Armed conflict in Colombia has been going on for a long time and the use of child soldiers has been one of the more heartbreaking by-products.

According a Save the Children fact sheet from 2008:

For more than 40 years Colombia has suffered from civil war, poverty, insecurity, corruption and drug trafficking. Of its 45 million people, 40% are children. Children are constant targets of the conflict, either directly when they are murdered, kidnapped, tortured, or forced to fight, or indirectly when they lose their families, homes and access to education and health services.

General:  Colombia is marked by sharp socio-economic inequalities. With a GINI coefficient [1] of 0.575 it finds itself amongst the most unequal societies worldwide. 64% of the population lives below the national poverty line (World Bank). More than 4 million people, 9% of its population, have been forcibly displaced since 1985 due to its civil war, making it the second biggest internally displaced population after Sudan.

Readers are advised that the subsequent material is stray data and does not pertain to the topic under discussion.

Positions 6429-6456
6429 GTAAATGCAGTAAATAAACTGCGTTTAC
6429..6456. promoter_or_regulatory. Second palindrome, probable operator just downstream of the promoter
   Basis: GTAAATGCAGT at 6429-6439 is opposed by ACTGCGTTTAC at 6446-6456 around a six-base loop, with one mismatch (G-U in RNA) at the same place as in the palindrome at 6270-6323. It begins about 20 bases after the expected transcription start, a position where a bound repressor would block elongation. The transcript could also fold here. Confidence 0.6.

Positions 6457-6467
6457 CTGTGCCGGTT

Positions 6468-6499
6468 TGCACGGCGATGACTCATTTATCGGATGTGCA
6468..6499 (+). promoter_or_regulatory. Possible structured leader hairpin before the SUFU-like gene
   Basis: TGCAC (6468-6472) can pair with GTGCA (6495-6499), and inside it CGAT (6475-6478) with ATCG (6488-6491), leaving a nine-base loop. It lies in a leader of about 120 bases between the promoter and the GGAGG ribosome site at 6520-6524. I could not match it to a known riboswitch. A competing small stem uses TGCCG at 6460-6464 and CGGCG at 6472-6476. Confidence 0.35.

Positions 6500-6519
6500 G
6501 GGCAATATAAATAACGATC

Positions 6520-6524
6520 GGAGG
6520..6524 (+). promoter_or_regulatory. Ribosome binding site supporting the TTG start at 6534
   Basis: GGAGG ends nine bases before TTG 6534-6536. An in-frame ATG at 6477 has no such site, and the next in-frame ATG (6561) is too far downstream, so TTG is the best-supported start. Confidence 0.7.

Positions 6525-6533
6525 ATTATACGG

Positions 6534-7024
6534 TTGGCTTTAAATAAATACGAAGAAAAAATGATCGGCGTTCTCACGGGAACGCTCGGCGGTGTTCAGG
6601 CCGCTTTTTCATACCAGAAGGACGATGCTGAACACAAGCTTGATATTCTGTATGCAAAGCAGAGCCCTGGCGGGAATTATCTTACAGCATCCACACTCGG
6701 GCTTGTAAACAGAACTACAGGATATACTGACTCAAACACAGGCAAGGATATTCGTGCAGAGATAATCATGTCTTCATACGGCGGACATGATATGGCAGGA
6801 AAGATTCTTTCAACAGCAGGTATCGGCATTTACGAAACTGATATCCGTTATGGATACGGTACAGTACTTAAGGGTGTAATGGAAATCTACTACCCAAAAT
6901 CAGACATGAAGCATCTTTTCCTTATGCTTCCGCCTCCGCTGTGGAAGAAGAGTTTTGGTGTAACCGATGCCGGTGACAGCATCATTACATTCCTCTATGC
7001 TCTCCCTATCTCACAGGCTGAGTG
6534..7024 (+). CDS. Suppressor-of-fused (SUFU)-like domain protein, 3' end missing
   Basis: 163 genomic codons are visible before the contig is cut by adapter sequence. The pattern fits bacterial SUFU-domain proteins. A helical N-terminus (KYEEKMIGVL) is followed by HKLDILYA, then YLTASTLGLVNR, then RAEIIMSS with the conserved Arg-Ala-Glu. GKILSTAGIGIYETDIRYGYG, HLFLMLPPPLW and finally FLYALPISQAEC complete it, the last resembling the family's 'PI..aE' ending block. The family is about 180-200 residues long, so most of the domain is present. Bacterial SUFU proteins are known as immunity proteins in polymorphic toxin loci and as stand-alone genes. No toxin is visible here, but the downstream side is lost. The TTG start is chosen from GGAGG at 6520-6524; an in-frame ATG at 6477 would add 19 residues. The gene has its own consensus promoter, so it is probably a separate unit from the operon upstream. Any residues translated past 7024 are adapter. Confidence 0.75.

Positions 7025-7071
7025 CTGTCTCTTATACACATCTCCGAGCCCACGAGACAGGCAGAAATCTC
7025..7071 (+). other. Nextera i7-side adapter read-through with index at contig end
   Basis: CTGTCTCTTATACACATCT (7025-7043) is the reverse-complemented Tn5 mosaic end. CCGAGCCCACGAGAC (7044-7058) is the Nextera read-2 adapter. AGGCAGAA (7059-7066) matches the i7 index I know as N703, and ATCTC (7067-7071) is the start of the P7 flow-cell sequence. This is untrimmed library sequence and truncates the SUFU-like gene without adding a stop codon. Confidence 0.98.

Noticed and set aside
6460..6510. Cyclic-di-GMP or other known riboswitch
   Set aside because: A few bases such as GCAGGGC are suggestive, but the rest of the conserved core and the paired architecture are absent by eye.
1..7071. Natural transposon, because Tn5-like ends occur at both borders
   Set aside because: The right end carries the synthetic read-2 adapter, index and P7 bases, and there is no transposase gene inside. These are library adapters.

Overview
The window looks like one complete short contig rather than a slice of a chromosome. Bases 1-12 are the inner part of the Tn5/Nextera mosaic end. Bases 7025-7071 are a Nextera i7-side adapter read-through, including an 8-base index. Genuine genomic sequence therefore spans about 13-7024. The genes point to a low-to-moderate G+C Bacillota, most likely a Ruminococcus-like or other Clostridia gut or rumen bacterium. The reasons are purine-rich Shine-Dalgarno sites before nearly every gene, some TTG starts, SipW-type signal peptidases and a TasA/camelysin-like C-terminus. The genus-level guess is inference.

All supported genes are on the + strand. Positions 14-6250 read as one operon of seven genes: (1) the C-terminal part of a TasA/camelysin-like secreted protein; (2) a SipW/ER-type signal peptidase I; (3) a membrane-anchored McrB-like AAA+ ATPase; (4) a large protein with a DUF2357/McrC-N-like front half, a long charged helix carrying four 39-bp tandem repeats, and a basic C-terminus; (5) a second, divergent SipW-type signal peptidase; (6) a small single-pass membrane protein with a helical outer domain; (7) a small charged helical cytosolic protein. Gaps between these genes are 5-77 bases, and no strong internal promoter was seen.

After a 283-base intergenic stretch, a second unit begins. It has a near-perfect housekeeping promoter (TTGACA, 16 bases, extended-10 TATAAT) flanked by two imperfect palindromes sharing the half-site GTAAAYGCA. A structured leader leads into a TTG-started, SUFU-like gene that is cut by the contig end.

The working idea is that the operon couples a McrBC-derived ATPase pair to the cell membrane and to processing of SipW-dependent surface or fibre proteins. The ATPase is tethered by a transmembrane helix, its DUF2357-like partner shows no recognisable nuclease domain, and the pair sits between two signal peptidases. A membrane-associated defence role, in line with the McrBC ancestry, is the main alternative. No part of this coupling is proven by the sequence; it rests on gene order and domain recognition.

This displacement has also made Colombia the most serious and persistent humanitarian crisis outside Africa (CODHES).

Protection:  There are currently between an estimated 11,000 and 14,000 child soldiers in Colombia serving for both guerrilla and paramilitary groups.  This places Colombia third in the world for reliance on child soldiers, following Myanmar and the Democratic Republic of Congo. At least one in every four irregular combatants in Colombia’s civil war is under eighteen years old (Human Rights Watch).

In this candid and fascinating podcast, Pj and guest Ines Marchand talk about Colombia and Ines’ healing work with people on both side of the conflict:  child soldiers and their victims.